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C O U R S E 
History of Rock, 1970-Present
John Covach, University of Rochester
C O U R S E   L E C T U R E 
Philadelphia Sound and Soul Train
Notes taken on April 30, 2015 by Edward Tanguay
Philadelphia Sound
Kenny Gamble and Leon Huff
had been independent producers in 60s
working like Jerry Leiber and Mike Stoller
writers of such crossover hit songs such as "Hound Dog"
Black Pop and Funk start to have commercial potentiality
CBS strikes a deal with Gamble and Huff
established Philadelphia International Records
lyrical vocals
driving rhythm section
elegant string arrangements
something like "Papa Was a Rolling Stone"
lush string sound
not all slow songs
roots in the drifters and Benny King
Harold Melvin & the Blue Notes
1972 If You Don't Love Me By Now
slow ballad
mellow and polished
soulful lead vocals
polished, elegant string arrangement
was #3 hit in 1972, the chances of you ever hearing it on FM rock radio was extremely remote
the only time a Rock-n-Roller might have heard this would be if they got in their car and somebody had left the radio on an AM station
Billy Paul
1972 Me and Mrs. Jones
Lou Rawls
1976 You'll Never Find Another Love Like Mine
an up-tempo ballad with a Latin feel
very big on AM radio
1972 Back Stabbers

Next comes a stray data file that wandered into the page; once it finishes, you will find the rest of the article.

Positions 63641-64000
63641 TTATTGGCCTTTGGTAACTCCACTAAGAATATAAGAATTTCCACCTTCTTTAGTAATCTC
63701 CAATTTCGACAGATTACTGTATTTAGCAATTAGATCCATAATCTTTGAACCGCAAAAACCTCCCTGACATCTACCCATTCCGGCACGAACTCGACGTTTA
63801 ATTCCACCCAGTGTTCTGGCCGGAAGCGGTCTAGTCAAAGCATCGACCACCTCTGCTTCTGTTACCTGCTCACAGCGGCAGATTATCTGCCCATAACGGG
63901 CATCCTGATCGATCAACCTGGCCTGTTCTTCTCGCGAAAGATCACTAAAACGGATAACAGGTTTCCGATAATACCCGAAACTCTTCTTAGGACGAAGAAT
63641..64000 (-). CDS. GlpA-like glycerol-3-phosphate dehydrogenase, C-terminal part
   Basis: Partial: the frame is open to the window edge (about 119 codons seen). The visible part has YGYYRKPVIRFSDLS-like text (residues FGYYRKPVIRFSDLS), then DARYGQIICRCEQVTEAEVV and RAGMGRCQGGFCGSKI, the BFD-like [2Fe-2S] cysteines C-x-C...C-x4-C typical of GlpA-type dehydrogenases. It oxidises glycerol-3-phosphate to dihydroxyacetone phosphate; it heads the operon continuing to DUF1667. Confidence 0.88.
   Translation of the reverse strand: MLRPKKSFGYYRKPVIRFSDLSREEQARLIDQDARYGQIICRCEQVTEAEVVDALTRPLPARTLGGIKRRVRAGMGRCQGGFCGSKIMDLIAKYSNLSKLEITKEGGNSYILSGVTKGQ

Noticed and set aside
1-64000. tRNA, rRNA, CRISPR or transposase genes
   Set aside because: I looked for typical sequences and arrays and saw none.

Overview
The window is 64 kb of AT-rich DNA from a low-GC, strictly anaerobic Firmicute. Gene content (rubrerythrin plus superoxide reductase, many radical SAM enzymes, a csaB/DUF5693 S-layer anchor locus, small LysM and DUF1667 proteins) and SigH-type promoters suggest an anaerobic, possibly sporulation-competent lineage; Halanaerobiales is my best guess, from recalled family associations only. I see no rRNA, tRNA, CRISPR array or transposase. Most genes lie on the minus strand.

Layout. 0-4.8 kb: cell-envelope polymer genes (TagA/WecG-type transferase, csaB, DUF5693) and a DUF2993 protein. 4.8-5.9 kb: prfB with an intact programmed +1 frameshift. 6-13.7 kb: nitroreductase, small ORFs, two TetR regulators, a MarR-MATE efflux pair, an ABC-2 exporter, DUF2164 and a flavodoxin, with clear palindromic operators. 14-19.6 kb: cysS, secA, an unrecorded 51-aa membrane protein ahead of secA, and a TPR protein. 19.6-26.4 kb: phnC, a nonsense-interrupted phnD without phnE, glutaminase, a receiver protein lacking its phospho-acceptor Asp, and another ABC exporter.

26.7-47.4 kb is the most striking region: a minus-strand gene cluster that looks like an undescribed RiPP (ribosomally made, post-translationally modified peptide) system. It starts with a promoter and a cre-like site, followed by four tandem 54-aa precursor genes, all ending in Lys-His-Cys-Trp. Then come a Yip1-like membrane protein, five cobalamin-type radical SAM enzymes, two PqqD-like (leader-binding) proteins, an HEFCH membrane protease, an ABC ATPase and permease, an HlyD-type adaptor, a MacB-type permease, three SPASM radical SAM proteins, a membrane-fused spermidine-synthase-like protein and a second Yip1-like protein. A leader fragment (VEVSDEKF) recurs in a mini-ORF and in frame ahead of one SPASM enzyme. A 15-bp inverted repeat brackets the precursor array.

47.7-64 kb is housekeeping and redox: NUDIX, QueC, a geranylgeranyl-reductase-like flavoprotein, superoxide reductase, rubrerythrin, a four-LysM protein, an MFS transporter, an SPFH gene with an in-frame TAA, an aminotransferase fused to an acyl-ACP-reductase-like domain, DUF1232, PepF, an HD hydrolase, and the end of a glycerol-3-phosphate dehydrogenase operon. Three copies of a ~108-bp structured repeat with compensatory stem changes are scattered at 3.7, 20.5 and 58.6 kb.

clear influences from Motown sound
1973 Love Train
calling out various cities in the world
Mother, Father, Sister, Brother
backing band that played on a lot of the recordings
Gamble and Huff had their writing, producers and performers
1974 TSOP
the Sound of Philadelphia
instrumental track
became the theme for the television show Soul Train
Thom Bell
also worked with Gamble and Huff
but produced his own
The Spinners
1972 I'll Be Around
1972 Could Be I'm Falling in Love
The Stylistics
a few of the hits were written by Thom Bell
1972 Betcha By Golly Wow
1974 You Make Me Feel Brand New
Philadelphia Sound was in terms of placement on AM radio charts very successful
Soul Train
television show
like the black version of American Bandstand
important to establish bands
1970 debuted in Chicago
originally sponsored by Sears
targeted a black audience
African American music listeners
sponsored by Don Cornelius
the Dick Clark of black music
1971 national syndication
moved to Los Angeles
sponsored by Johnson Products
wanted to promote hair care products for African Americans
ran for 35 years until 2006
it still holds the record for the longest running television show in syndication